The Swiss news agency ATS and other media outlets report that a clear majority, 57.5 percent of voters and all but four of Switzerland's 26 cantons approved the proposal in this nationwide referendum. Of eligible voters, 53 percent turned out to vote.
The government has said it will respect the decision of the people and would no longer permit the construction of new minarets in Switzerland, but tried to assure the Muslim minority that the ban was "not a rejection of the Muslim community, religion or culture."
"Muslims in Switzerland are able to practice their religion alone or in community with others and live according to their beliefs just as before," it said in a statement.
The right-wing Swiss People's Party (SVP), Switzerland's biggest party, was the driving force behind the referendum, along with the conservative Federal Democratic Union. They succeeded in gathering 100,000 signatures within 18 months, which is needed to call a referendum under Swiss law.
The SVP said Switzerland's four existing minarets are not mere architectural features on religious buildings but represent a "political-religious claim to power, which challenges fundamental rights."
"We're enormously happy," said Walter Wobmann, president of the initiative committee. "It is a victory for this people, this Switzerland, this freedom and those who want a democratic society."
Earlier, he had told Reuters that the goal was to stop "further Islamization in Switzerland."
"People may practice their religion, that is no problem," he said.
Some 400,000 Muslims live in Switzerland, making them the nation's second largest religious group.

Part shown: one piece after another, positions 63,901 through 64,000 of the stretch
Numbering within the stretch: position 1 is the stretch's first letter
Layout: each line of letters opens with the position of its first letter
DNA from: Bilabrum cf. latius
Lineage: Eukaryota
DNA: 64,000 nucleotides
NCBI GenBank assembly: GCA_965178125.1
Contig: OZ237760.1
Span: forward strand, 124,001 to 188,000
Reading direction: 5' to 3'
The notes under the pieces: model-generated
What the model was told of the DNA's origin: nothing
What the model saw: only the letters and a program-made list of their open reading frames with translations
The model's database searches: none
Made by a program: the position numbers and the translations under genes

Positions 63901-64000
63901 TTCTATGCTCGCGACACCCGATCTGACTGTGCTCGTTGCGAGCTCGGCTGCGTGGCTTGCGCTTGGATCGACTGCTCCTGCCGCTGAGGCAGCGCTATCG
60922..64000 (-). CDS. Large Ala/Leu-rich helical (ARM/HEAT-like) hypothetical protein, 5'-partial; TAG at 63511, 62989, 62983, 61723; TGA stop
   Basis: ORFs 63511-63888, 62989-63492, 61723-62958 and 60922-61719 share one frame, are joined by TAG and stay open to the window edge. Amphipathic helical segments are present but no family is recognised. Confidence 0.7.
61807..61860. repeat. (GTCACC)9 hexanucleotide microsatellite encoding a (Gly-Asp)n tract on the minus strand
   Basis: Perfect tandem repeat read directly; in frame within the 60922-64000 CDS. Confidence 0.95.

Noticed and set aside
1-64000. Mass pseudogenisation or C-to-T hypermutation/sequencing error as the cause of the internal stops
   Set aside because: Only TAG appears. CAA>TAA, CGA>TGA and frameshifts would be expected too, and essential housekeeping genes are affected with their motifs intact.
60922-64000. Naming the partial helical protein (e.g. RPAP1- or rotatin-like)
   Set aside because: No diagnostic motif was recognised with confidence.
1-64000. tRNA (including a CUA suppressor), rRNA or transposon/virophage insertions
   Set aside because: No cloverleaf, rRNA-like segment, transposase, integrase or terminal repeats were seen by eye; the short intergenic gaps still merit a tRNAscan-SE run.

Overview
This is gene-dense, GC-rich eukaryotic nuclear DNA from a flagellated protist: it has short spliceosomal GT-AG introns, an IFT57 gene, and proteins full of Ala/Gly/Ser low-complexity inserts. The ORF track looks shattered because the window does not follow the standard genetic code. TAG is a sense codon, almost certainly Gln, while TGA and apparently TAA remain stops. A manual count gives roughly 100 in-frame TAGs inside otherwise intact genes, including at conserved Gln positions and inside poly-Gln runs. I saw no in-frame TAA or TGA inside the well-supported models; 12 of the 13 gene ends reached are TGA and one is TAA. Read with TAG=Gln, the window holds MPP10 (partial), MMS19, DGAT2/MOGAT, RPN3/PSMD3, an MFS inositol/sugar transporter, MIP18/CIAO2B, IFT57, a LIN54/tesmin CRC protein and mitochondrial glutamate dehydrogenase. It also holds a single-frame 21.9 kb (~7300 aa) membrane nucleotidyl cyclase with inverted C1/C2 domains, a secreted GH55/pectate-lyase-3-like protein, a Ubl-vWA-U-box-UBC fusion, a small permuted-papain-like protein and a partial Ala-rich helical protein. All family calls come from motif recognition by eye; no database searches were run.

"The most painful for us is not the minaret ban, but the symbol sent by this vote," said Farhad Afshar, head of the Coordination of Islamic Organizations in Switzerland. "Muslims do not feel accepted as a religious community."
Nadia Karmous, president of the Cultural Association of Muslim Women in Switzerland, told Le Temps newspaper: "I feel sad for Switzerland. Imagine the impact abroad. The image of the (country) is already that of a racist country."
The conference of Swiss Bishops also criticized the result, saying that it "heightens the problems of cohabitation between religions and cultures."
The referendum was held using Switzerland's system of "direct democracy," which allows individuals and groups to propose laws which are then put to a public ballot, bypassing parliament.
The collective executive branch of the government - the Swiss Federal Council - criticized the vote, saying it could damage Switzerland's image in the Arab world, and make the country appear intolerant of religious diversity.
The government had encouraged Swiss people to vote against the ban.
"Muslims should be able to practice their religion and have access to minarets in Switzerland, too," President Hans-Rudolf Merz said in a last-minute video broadcast to the nation. "But the call of the muezzin will not sound here."
Foreign Minister Micheline Calmy-Rey said she was "shocked" and "deeply regretted" the outcome, which she said had to be seen in the context of globalization and the economic crisis.
"Fears and anxieties were played on," she told reporters.
Editor: Kyle James